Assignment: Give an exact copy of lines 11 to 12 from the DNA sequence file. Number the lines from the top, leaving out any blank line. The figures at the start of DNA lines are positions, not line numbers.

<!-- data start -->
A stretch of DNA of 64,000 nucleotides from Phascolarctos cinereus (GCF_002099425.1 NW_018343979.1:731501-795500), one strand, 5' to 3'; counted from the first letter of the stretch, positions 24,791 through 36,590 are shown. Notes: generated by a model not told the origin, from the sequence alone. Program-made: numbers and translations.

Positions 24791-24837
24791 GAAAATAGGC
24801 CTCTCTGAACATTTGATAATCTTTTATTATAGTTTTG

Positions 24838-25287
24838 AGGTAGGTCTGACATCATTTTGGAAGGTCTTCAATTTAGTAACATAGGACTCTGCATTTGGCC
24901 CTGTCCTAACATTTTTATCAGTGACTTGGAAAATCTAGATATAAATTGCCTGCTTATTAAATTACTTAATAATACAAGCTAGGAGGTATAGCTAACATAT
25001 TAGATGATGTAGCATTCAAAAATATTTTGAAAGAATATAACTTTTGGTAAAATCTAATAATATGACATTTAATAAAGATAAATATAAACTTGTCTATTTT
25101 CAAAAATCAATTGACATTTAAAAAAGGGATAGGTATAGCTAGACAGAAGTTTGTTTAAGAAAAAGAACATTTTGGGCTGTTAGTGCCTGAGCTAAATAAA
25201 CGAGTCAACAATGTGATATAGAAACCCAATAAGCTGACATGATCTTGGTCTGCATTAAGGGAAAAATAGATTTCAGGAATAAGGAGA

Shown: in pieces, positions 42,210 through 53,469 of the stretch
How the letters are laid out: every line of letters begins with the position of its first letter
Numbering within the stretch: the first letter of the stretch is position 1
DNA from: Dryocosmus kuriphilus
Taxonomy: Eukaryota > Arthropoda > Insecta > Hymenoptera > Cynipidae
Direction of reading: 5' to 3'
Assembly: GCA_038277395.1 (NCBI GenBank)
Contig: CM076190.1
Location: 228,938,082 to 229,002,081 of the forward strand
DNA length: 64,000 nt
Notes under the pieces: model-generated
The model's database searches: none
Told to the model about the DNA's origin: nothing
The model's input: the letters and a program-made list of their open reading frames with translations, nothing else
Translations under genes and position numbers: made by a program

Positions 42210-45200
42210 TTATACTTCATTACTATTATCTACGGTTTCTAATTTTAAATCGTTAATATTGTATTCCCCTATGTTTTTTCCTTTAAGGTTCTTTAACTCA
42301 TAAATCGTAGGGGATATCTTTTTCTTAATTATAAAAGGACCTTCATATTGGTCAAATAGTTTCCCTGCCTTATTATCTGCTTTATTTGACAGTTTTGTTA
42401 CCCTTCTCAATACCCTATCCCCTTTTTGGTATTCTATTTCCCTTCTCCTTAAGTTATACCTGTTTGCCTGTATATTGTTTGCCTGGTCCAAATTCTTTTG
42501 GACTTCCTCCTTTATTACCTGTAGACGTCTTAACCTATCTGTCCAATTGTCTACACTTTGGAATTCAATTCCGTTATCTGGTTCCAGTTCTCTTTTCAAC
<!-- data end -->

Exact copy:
Shown: in pieces, positions 42,210 through 53,469 of the stretch
How the letters are laid out: every line of letters begins with the position of its first letter